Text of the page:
Forewarned is forearmed: First Responders and Traumatic stress

The ancient Latin saying, ” Praemonitus, praemunitus,” later in 16th century England became “Forewarned is forearmed” can apply to a wide variety of situations. For this post I’ll be discussing the importance for first responders to learn about the potential dangers of their work to their mental health.

Before I begin it is important to note that each individual will process their experiences differently. Not everyone who is exposed to a traumatic event will end up with a traumatic stress related injury. Advance knowledge of Post Traumatic Stress Disorder (PTSD) and related disorders can help first responders help themselves and their co-workers.

Post Traumatic Stress Disorder (PTSD) is fully explained on the website of the National Institutes of Mental Health. I encourage all first responders to read the information on their site.

For the purpose of this entry I share the criteria the NIMH list on their site for a diagnosis of PTSD below. In the last paragraph the BOLD type was added by me for emphasis:

“To be diagnosed with PTSD, an adult must have all of the following for at least 1 month:

  • At least one re-experiencing symptom
  • At least one avoidance symptom
  • At least two arousal and reactivity symptoms
  • At least two cognition and mood symptoms

Re-experiencing symptoms include:

  • Flashbacks—reliving the trauma over and over, including physical symptoms like a racing heart or sweating
  • Bad dreams
  • Frightening thoughts

Re-experiencing symptoms may cause problems in a person’s everyday routine. The symptoms can start from the person’s own thoughts and feelings. Words, objects, or situations that are reminders of the event can also trigger re-experiencing symptoms.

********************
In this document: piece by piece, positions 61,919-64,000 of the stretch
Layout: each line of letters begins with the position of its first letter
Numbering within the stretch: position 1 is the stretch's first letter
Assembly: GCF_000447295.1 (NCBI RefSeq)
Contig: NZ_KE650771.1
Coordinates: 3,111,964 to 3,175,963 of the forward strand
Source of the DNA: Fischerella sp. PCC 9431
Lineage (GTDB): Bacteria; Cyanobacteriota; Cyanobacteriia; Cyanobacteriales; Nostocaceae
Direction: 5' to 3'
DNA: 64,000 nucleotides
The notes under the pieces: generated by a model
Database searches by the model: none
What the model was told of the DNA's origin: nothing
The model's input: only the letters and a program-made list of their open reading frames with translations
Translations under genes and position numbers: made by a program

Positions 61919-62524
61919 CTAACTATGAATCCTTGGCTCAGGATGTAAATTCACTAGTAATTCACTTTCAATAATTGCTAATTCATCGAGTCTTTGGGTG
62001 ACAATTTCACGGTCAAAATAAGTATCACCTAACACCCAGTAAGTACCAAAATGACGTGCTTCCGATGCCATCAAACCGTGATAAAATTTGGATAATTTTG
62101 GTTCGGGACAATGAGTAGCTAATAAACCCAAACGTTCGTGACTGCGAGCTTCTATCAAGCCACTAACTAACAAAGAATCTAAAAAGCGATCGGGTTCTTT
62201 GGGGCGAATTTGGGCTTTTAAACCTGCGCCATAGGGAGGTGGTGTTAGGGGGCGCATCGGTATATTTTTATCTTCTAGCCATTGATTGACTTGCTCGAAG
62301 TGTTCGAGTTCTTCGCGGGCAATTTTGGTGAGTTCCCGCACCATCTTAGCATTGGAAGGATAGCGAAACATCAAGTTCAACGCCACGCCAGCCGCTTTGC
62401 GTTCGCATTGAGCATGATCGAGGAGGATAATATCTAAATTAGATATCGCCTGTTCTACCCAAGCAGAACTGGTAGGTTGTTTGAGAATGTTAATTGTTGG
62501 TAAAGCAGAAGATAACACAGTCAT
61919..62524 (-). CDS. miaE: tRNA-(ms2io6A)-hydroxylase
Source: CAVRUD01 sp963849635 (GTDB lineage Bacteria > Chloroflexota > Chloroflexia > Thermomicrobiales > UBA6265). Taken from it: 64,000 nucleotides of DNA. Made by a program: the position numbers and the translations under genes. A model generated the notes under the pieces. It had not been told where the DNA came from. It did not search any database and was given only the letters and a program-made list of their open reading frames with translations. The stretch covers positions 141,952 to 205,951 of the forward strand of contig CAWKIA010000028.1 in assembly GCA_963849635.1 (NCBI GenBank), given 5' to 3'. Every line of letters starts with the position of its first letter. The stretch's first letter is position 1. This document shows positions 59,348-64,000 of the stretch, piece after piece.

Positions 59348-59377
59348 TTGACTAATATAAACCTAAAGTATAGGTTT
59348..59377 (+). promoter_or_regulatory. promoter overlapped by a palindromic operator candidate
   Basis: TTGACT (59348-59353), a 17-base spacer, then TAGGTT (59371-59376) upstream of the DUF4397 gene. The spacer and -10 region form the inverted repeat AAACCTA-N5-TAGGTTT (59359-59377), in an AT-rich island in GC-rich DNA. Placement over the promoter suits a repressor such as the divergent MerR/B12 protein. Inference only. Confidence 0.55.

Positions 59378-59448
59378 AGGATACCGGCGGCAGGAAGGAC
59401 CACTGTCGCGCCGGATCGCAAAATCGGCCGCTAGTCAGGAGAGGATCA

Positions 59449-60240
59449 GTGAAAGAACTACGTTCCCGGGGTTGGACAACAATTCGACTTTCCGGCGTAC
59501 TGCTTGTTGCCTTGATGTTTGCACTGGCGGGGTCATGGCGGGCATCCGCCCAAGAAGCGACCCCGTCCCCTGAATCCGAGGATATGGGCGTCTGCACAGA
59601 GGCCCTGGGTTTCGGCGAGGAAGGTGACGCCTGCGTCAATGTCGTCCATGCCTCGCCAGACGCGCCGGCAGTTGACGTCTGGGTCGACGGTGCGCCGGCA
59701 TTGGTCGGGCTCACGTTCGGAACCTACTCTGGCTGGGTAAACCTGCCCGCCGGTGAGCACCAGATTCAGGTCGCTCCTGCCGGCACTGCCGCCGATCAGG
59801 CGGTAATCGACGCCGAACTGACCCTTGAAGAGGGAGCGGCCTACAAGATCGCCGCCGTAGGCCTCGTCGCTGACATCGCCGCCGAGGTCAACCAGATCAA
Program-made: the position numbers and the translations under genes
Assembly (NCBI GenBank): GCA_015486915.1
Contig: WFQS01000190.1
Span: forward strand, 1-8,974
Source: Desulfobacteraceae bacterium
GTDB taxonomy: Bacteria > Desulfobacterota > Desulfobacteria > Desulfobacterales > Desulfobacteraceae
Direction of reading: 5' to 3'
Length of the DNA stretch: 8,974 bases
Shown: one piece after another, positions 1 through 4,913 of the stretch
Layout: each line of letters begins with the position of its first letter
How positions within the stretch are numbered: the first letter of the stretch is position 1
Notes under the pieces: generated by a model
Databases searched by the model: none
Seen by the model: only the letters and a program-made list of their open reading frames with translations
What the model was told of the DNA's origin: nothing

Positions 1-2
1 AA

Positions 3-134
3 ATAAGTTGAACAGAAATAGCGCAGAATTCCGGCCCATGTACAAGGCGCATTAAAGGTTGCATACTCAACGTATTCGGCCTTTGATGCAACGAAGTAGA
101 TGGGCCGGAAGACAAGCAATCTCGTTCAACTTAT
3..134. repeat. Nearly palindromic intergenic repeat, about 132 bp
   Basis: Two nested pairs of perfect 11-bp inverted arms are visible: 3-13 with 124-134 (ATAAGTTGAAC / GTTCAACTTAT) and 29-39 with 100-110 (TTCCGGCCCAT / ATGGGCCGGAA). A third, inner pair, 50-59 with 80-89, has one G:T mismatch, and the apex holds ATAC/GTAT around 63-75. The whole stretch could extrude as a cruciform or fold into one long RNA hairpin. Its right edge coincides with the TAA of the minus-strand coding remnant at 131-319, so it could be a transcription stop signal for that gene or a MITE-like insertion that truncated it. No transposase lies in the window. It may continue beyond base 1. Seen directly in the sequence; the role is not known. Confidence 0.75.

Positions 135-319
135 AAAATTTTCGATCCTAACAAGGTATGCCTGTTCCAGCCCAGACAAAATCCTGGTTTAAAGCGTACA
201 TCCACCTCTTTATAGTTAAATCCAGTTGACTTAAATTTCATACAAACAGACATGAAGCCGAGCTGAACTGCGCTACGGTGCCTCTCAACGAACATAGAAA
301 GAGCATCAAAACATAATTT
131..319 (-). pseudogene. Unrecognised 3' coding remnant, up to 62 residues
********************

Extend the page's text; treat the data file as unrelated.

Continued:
Avoidance symptoms include:

  • Staying away from places, events, or objects that are reminders of the traumatic experience
  • Avoiding thoughts or feelings related to the traumatic event

Things that remind a person of the traumatic event can trigger avoidance symptoms. These symptoms may cause a person to change his or her personal routine. For example, after a bad car accident, a person who usually drives may avoid driving or riding in a car.

Arousal and reactivity symptoms include:

  • Being easily startled
  • Feeling tense or “on edge”
  • Having difficulty sleeping
  • Having angry outbursts

Arousal symptoms are usually constant, instead of being triggered by things that remind one of the traumatic events. These symptoms can make the person feel stressed and angry. They may make it hard to do daily tasks, such as sleeping, eating, or concentrating.

Cognition and mood symptoms include:

  • Trouble remembering key features of the traumatic event
  • Negative thoughts about oneself or the world
  • Distorted feelings like guilt or blame
  • Loss of interest in enjoyable activities

Cognition and mood symptoms can begin or worsen after the traumatic event, but are not due to injury or substance use. These symptoms can make the person feel alienated or detached from friends or family members.”

It is natural to have some of these symptoms for a few weeks after a dangerous event. When the symptoms last more than a month, seriously affect one’s ability to function, and are not due to substance use, medical illness, or anything except the event itself, they might be PTSD. Some people with PTSD don’t show any symptoms for weeks or months. PTSD is often accompanied by depression, substance abuse, or one or more of the other anxiety disorders.

I added the bold type above to emphasize the fact that feeling off or experiencing any of the reactions listed above immediately after a traumatic event is normal. The phrase often used is, “It is normal to feel abnormal .” If the reactions do not lessen after a month or so, that is a sign to seek additional support from a therapist or doctor.

First responders, like service members, often hesitate asking for help. No one wants to be taken off of active duty, or to say they are struggling. Fortunately in the military great strides are being made in de-stigmatizing asking for and seeking help. Due to increased awareness of suicide rates among first responders, steps are now being taken by public safety administrators to increase peer support programs and enhance employee assistance programs. More work need to be done in this area.

Administrators of public safety departments need to lead in the realm of education on mental healthcare for their department.

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